Obsidian Talks About Ways to be Really Evil in The Outer Worlds

Obsidian Talks About Ways to be Really Evil in The Outer Worlds

How bad can you get? Pretty bad, it seems.

Disclosure: Travel to this event was paid for by Private Division

I like to measure open-world RPGs by how evil I can be. I mean, yeah, I can run around shooting people, but can I troll hapless NPCs? Can I destroy an entire alien race? Can I feed one of my companions to a pack of well-dressed cannibals?

Sadly, my recent hands-on with The Outer Worlds didn't offer a ton of clues in that regard. So given a chance to talk to lead designer Charles Staples, I wound up interrogating him about the path of dark side. What would it take to be evil? I mean, really evil.

"We like to have shades of grey in The Outer Worlds," Staples laughs.

Shades of grey nothing. That was a terrible episode of Star Trek: The Next Generation. I'm ready to go all Snidely Whiplash on this game.

After some prodding, Staples starts to open up a bit. "There are plenty of ways you can backstab people," he says. "You can make agreements and go back on them; you can sabotage the good work that people are doing."

"What? Nothing to see here. Certainly nothing evil." | Private Division

In The Outer Worlds, you are a space traveler who awakens from cryosleep. You subsequently go on a journey that takes you to multiple planets, has you deal with a multitude of factions, and pits you against giant megacorporations. It superficially resembles Skyrim and Fallout in many respects, but while its still an open world RPG in the broadest sense of the term, its scope is less than that of your typical sandbox.

As in Fallout and Skyrim, the story takes you on multiple quests, many of them with an "evil" option. I saw one such quest during the event that I attended last week. In "Slaughterhouse Clive," you are sent to infiltrate a farm full of intergalactic pigs. The ensuing level hits on many of the pillars of The Outer Worlds: you can be stealthy and sneak all the way up to Clive, you can take on a fake identity, or you can just kill everyone (that was the option I wound up taking).

But if you're feel really devious, you can sabotage the pigs' food. This has the effect of completely ruining Clive's business from the inside. Take that, capitalism.

Other ways to be evil include harassing your companions. If you're mean enough to them, they will eventually up and leave. It's quite possible to drive away all of your companions, leaving you to wander the cosmos alone .

If you're feeling homicidal, you can kill pretty much everyone. Other RPGs like Skyrim have essential quest givers who are invincible, but The Outer Worlds has no such restrictions. I ask how the game plays out if you decide to go full Zodiac Killer on everyone. "Tim Cain was on the 10th or 11th playthrough, and he did murder everyone along the way," Staples responds. "That did shorten the quest since there aren't many sidequests when you kill the quest givers. But the main story did progress, and he got some ending slide that were... appropriate for what he did."

Not coincidentally, Obsidian's last RPG of this type, Fallout: New Vegas, also let you kill pretty much everyone. The only exception was Yes Man-the A.I. assistant to the mysterious Mr. House. If you decided to kill Yes Man, he would reincarnate instantly and go about his business. The Outer Worlds doesn't have a Yes Man equivalent, but the dev team does use certain tricks to ensure that the story can continue, such as having certain plot points delivered over intercom. In that sense, you can't kill "everyone" per se, but you can still do plenty of damage.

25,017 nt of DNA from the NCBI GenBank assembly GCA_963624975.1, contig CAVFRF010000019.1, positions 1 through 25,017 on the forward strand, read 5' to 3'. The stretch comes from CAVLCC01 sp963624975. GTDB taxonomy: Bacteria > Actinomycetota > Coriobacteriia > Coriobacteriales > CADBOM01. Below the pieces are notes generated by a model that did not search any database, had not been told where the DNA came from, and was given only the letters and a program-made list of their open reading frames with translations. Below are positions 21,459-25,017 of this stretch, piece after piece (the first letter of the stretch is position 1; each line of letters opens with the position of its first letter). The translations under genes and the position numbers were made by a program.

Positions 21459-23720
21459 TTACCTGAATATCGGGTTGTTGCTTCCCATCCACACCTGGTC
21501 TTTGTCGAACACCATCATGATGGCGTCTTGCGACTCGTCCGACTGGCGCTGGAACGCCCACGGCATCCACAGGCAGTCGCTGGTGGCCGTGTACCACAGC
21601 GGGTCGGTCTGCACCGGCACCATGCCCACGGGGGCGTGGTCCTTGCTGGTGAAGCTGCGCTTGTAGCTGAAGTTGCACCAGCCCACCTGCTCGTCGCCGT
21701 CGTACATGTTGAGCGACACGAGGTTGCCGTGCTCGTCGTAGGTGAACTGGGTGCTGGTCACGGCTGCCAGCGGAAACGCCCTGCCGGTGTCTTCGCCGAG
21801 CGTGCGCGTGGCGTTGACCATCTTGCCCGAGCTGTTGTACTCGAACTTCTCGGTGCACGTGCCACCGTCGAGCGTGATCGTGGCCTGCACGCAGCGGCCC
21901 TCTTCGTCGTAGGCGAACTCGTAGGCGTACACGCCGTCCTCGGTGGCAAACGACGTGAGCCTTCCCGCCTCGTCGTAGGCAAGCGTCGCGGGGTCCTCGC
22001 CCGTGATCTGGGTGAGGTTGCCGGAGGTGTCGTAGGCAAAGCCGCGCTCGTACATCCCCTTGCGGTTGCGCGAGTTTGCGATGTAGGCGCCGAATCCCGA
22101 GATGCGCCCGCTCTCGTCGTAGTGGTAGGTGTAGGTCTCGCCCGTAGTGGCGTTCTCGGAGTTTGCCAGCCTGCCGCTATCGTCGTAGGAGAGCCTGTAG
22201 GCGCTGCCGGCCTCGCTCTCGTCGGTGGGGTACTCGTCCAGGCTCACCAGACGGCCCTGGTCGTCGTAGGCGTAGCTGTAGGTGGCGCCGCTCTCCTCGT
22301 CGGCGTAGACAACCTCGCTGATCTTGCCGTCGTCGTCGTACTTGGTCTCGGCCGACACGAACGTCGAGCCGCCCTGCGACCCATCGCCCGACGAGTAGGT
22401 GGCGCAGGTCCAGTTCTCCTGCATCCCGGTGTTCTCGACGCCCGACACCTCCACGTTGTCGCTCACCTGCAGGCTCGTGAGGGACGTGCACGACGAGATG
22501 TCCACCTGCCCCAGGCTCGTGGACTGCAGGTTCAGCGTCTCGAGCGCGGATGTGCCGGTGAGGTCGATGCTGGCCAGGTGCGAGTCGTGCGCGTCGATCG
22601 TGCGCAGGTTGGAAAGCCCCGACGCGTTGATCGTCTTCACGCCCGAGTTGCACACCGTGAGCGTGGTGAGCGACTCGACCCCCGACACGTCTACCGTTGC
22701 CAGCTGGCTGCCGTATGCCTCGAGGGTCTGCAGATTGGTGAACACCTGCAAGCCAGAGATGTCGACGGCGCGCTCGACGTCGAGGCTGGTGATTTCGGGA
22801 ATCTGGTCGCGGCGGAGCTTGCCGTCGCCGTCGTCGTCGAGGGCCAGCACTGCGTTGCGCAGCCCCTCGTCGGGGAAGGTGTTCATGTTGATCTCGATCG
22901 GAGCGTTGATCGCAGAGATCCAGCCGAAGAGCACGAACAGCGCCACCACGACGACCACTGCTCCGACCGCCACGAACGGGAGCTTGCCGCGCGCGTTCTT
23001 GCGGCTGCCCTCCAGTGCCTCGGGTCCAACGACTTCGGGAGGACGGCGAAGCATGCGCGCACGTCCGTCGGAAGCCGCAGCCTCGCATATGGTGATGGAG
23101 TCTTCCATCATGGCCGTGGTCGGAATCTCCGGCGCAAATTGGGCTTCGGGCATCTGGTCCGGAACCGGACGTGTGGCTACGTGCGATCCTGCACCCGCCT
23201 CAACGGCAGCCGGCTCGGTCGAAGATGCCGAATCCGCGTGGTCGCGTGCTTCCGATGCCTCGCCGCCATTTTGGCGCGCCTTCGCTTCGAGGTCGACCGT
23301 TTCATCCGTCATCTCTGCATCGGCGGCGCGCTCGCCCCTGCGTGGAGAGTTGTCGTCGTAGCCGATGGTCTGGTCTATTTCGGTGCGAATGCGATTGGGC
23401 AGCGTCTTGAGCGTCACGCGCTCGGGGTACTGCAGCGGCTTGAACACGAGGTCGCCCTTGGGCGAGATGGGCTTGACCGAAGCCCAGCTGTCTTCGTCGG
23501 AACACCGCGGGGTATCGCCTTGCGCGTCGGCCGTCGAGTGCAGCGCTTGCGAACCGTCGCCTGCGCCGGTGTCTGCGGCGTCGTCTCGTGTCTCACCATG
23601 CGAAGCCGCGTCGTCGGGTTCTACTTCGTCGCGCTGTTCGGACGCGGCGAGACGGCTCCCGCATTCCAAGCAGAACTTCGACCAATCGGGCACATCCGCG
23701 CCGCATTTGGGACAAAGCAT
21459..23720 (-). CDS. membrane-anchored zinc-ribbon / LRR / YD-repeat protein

On the flipside, you can choose to be a total pacifist. This likewise comes with its own design challenges, as Staples and company have to make every encounter solvable in some way. "We tried to make sure that there are other options available. If there are enemies in a location, are there other ways to deal with them? Can I avoid them? Can I hack a machine to get around them?" Staples says.

The tried and true method, of course, is to dump as many points as you can into the appropriate stats and try and talk your way out of situations. Most conversations have a large number of options⁠—something that should make fans who were disappointed by Fallout 4 happy⁠—and many can seemingly be resolved simply by choosing the "special" option. If The Outer Worlds is anything like the original Fallout, you'll be able to talk the final boss into killing themselves.

Now that's evil.

Regardless of how you choose to play, you can bet The Outer Worlds will offer plenty of opportunities to leave your mark. Directors Tim Cain and Leonard Boyarsky have a long history in the RPG genre, with their resumes including seminal RPGs like Fallout and Vampire: The Masquerade - Bloodlines. Their design philosophies tend to put a premium on player choice above everything else. You will undoubtedly be able to interact with the world of The Outer Worlds in some very interesting ways-hopefully ways that haven't really been seen before.

In the meantime, all I ask is that you be nice to the space pigs. There really is such a thing as being too evil.

The Outer Worlds will be out October 25 on PS4, PC, and Xbox One, with a Switch port set for a later date. For more information, check out my interview with Cain and Boyarsky from PAX East.

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Kat Bailey

Editor in Chief

Kat Bailey is a former freelance writer and contributor to publications including 1UP, IGN, GameSpot, GamesRadar, and EGM. Her fondest memories as a journalist are at GamePro, where she hosted RolePlayer's Realm and had legal access to the term "Protip." She is USgamer's resident mecha enthusiast, Pokemon Master, and Minnesota Vikings nut (skol).

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